I have been throwing knives for years and there is one thing that is most important. When you start, get about 10 or 20 IDENTICAL throwing knives (or as many as you can afford, they are cheap.) Everyone has there own way of throwing, and you hold the knife in a different position for almost every distance, after awhile you will find the right grip for the right distance, it almost just happens by itself. Make sure you don't flick the knife like in the movies, let it slide from your hand in a smooth fluid motion. You should end up with your fingers extended like you are pointing at the target. If you have any other questions, just lemme know.
don't worry about being judged XD I find that when throwing knifes like this you want to find the center of gravity (were it balances evenly on your finger) and place the back end of it in the little line in your palm that's between the middle of your palm,the bottom of your hand, and the tendons that pull your thumb inwards and then holding however you would like to throw it in a stiff manner like a frisby stopping mid throw and releasing it
if u search throwing knife on here it pulls up an ible about it but i learned when i was like 7
i found that six normal strides from your target and releasing it when strait out. an multiple of six will work as well...
id be carefull with the axe in the vice as i broke mine that way
hahahahahaha LOL irritaiting neighbors
Great instructable! I never thought of using a sledge hammer as an anvil, great idea!
make sure you dont hold the blade too long on the grinder or it will heat the steel and damage it. Make sure to dip it in water
Since he's heat treating it later, it's still soft and overheating it here won't damage the final product. Over heating the final product will send you back to step six. Most steels when normalized (allowed to air cool) are reasonably soft. Some need to be annealed, which is usually done by burying the hot metal (dull red maybe) in sand or vermiculite to cool slowly enough to stay soft. A few will air harden so that once made hot you pretty much have to have a computer controlled oven to anneal them and one you're done forging them, they're hard. If you are working with the right alloy and have an electric oven you can skip the watching the colors run part of the tempering process by putting your hardened piece of steel in the electric oven, setting it to self clean, and making yourself a sandwich.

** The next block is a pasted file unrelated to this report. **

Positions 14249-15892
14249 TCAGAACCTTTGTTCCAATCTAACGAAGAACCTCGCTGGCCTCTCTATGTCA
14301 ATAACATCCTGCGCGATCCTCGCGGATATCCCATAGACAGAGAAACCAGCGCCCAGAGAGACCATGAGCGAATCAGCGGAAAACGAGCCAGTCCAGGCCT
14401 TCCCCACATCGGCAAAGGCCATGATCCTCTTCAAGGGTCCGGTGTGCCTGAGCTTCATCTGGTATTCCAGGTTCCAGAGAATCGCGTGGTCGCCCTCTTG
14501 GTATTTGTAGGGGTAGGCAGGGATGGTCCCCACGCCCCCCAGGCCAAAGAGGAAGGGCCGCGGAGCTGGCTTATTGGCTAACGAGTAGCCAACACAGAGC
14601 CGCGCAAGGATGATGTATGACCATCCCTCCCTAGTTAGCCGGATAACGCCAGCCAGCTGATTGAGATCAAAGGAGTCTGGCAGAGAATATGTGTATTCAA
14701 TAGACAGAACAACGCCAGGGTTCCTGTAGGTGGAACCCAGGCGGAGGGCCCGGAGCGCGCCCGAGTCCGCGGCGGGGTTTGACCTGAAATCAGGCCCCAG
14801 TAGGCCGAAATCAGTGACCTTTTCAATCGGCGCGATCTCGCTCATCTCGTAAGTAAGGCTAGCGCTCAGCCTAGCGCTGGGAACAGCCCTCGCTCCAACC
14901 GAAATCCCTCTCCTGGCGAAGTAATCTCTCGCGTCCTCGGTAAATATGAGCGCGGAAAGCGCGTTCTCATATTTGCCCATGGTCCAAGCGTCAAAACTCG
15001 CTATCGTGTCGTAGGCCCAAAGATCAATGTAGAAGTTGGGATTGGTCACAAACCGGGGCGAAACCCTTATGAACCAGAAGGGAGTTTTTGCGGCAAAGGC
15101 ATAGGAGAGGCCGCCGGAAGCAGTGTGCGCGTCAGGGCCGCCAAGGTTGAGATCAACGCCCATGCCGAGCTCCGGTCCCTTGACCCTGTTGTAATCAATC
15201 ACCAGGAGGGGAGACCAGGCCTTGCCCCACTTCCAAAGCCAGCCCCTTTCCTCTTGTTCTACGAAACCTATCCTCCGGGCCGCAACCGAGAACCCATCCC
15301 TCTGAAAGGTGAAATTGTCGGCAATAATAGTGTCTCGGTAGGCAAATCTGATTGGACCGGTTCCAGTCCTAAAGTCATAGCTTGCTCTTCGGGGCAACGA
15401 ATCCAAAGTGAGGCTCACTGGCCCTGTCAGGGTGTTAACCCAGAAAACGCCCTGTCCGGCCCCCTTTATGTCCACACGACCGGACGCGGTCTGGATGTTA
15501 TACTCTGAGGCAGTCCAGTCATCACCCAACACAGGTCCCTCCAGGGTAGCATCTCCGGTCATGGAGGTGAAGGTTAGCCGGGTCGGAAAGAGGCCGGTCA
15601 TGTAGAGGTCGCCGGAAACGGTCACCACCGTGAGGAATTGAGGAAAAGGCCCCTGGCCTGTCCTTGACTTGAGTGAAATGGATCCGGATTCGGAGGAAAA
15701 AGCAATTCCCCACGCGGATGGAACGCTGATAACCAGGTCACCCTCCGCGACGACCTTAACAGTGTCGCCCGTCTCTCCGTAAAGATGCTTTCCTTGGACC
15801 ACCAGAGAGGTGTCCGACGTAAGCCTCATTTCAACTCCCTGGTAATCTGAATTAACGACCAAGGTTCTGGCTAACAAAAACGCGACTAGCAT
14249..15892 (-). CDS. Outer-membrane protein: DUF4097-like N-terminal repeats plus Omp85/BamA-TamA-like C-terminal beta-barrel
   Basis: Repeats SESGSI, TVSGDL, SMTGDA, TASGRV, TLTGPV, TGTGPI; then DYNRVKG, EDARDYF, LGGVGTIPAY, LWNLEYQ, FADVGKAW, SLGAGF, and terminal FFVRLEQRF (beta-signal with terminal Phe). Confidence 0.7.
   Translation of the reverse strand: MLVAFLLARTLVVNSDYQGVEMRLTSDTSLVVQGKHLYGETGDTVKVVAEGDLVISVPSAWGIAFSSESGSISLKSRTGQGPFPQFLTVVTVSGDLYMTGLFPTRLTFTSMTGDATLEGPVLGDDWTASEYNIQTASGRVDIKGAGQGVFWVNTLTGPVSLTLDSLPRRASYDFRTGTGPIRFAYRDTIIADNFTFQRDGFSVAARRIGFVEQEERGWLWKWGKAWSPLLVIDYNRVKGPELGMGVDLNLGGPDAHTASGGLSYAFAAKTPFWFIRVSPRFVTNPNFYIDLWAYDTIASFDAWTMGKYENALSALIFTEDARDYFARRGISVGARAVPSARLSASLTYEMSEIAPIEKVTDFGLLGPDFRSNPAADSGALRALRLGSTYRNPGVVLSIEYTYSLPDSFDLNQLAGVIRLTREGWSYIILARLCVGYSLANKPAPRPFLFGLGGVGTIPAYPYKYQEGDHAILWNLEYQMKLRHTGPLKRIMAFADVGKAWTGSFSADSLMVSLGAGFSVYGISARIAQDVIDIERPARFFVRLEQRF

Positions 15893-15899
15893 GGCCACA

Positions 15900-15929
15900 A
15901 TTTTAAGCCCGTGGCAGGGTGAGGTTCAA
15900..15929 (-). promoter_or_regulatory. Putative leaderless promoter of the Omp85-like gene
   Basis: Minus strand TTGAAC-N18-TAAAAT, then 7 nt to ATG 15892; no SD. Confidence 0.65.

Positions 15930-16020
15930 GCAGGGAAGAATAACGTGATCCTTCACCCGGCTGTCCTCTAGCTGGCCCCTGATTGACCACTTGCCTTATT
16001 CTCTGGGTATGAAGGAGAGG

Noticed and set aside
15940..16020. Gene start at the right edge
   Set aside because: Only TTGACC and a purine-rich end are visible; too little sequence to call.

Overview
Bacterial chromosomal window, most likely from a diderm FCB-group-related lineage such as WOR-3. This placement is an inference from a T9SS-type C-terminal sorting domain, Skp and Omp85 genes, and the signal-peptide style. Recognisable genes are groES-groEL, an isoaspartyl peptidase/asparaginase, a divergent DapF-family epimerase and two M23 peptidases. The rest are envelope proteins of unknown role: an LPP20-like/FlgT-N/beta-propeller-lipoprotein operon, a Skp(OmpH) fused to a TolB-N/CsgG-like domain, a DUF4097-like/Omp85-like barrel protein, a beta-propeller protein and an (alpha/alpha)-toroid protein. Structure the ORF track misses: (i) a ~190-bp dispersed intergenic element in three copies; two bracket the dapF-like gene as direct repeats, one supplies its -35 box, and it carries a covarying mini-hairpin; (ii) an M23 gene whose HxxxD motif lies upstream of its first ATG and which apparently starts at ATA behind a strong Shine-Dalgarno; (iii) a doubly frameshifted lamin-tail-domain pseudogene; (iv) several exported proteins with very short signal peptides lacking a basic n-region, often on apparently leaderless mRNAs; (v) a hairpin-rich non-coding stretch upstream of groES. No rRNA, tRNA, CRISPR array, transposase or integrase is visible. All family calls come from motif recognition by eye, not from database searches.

I think thoraxe is right. I was taught by a machinist that when grinding a carbon or high speed steel, you can't reclaim the overheated areas. You had to grind them clean off. Some types are hardening are a one way trip! Once it turns purple, its gone for good.
oh, i didnt read dat part
Excellent instructable. However, i am in the situation where I do not have a forging workshop (anvil and immense heat) so what should i do then?
Take a bar of softened steel, some saws, files and sandpaper and work from there. It'll take a shile, though.
I am definitely going to make one of these but as i was reading this i realized something that made me laugh. You tested it by just chucking it at your shutters. heheheh